DOE fracking report states obvious, little else
By Alex Rindler, EWG Government Affairs Assistant
People across the country are rightly concerned about natural gas drilling and hydraulic fracturing near their homes. Thanks to new technologies, the exploitation of shale gas formations has expanded rapidly and now accounts for nearly 30 percent of U.S. natural gas production. As drilling rigs pop up near populous areas, the stakes have become enormous for millions of Americans.
Shale gas extraction can mean profits for energy companies, royalties for some landowners and jobs for some.
For communities, though, it can and does translate to unsightly rigs, truck traffic, air pollution, noise and up to millions of gallons of chemical-laced wastewater, water pollution, and reports of drilling related illnesses. Property values near some drilling operations are reported to be plummeting.
Fracking exempt from most U.S. environmental laws
In a draft report issued August 11, an advisory panel on shale gas drilling and hydraulic fracturing convened by U.S. Energy Secretary Steven Chu seems to trivialize Americans' wariness of drillers' aggressive inroads. The panel, chaired by John Deutch, a board member of Cheniere Energy, was charged with recommending ways to make fracking safer for people and the environment. But its initial report seems more concerned with making recommendations to improve the industry's public relations messaging than anything else. It makes no mention of the real issue at hand: the fact that hydraulic fracturing enjoys seven exemptions from the nation's major environmental laws, including the Safe Drinking Water Act.
The Chu-Deutch panel says the industry can undertake measures to "reduce the environmental impacts from shale gas production." Industry, the panel says, can engage in "managing short-term and cumulative impacts on communities, land use, wildlife, and ecologies."
Such pallid language seems to assume and accept a certain amount of environmental damage. In the panel's view, the only question seems to be, how much. That's no reassurance at all for people who see their air and water quality being degraded or who see the drilling industry encroaching on once pristine landscapes.
Gas country residents don't want to hear, Well, it could be worse.
Disclosure of fracking techniques and drilling chemicals, as the panel recommends, is a good thing. But it's not enough to know how bad things are. The point is to prevent bad things from happening.
The panel acknowledges that "adverse environmental impacts need to be prevented, reduced and, where possible, eliminated as soon as possible." It says that "effective action requires both strong regulation and a shale gas industry in which all participating companies are committed to continuous improvement. "
Do we have an industry committed to environmental protection? Apparently not, in the view of the Chu-Deutch panel, which suggests, in backhanded and tortuous fashion, that the gas industry, as currently configured, cannot be trusted. Let's decode this recommendation:
The Subcommittee believes the creation of a shale gas industry production organization dedicated to continuous improvement of best practice, defined as improvements in techniques and methods that rely on measurement and field experience, is needed to improve operational and environmental outcomes.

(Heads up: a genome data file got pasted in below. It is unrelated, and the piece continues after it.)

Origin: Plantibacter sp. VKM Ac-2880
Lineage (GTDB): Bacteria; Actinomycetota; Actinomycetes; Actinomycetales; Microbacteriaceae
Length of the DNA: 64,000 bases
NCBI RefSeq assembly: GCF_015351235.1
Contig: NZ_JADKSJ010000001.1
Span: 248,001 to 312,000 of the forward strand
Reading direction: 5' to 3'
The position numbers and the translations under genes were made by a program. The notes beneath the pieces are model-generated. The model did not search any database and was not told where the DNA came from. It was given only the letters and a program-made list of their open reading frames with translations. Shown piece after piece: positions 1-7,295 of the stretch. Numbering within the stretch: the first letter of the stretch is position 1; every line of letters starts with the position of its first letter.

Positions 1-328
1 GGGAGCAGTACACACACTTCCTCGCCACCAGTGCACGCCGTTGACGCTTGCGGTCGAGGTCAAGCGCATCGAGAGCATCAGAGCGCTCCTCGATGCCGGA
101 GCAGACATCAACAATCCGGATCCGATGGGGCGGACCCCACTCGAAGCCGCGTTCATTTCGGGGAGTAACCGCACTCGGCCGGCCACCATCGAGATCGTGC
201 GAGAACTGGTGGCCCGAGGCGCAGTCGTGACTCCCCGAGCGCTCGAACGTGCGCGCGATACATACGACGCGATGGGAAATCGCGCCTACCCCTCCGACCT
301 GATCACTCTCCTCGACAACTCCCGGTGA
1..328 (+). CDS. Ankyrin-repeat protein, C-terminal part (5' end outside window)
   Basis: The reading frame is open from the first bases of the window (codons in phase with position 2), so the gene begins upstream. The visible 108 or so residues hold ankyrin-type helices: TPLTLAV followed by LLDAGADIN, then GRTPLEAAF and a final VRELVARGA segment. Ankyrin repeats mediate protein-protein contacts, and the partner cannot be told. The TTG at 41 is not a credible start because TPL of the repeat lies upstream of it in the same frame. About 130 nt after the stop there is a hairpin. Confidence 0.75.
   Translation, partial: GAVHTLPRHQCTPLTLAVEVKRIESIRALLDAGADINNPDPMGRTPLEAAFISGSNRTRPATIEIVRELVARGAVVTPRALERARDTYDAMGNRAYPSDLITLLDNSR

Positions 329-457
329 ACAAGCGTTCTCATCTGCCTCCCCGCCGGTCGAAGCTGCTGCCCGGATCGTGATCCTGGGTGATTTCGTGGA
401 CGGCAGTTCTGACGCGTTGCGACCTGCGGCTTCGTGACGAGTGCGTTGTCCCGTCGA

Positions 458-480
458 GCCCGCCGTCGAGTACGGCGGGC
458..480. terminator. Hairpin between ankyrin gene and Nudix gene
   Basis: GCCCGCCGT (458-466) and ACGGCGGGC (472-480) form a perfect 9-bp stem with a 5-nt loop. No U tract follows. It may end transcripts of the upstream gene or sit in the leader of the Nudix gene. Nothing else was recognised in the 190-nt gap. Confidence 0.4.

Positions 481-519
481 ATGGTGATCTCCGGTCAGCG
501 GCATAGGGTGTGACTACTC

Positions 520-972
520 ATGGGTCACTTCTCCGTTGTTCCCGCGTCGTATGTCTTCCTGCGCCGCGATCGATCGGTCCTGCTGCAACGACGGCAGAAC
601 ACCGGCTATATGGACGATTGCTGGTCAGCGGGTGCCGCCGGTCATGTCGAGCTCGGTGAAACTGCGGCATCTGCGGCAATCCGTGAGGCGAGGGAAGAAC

This passage is hardly a vote of confidence in the industry. If an engineer told you that a new house must be created where your house now stands, you'd run for the door before the roof fell in. Make a whole new structure? Now? The flaws in the existing one must be pretty severe. And if that engineer said the newly-created structure would, at best, "improve...outcomes," you'd have serious second thoughts about whether it would be worth rebuilding.
Energy Department panel dominated by oil and gas interests
The panel's words are oblique and cautious, not surprising, since Deutch and five of six other panel members have current financial ties to the oil and gas industry. These individuals have extensive experience in oil and gas. They also have a direct financial interest in seeing the industry emphasize profits over protecting communities. Their call for "strong regulation" has to be taken with more than a few grains of salt.
Let's not confuse this group of people who come from the oil and gas industry with a truly independent blue-ribbon panel. If the Department of Energy does not appear to take seriously the need for this panel to be - and to be perceived as - fair, balanced, objective and representative, then the millions of people who will be impacted by shale gas development cannot count on the federal government to protect them.
Panelist labels citizens' concerns "hysteria"
At a recent public meeting at the Department of Energy's Washington headquarters, panel member Mark Zobak dismissed criticisms of shale gas drilling as "hydro-frack hysteria." Zoback is a geophysics professor at Stanford University, but that's not all. He is also a founder of GeoMechanics International, a consulting firm that advises on various oil and gas drilling problems. Baker Hughes, Inc., a $33.5 billion Houston-based oilfield services company engaged in hydraulic fracturing, acquired GeoMechanics International in 2008. As a senior advisor to Baker Hughes, Zoback can afford to be optimistic about the impact of shale gas drilling.
If the pace of natural gas drilling and hydraulic fracturing is to accelerate, as the energy industry and the Obama administration hope, the question is how to achieve the highest standards of safety. Balancing America's appetite for energy with people's rights to live in safety and peace is a tough challenge - and too important to be left to a favored few special interests.
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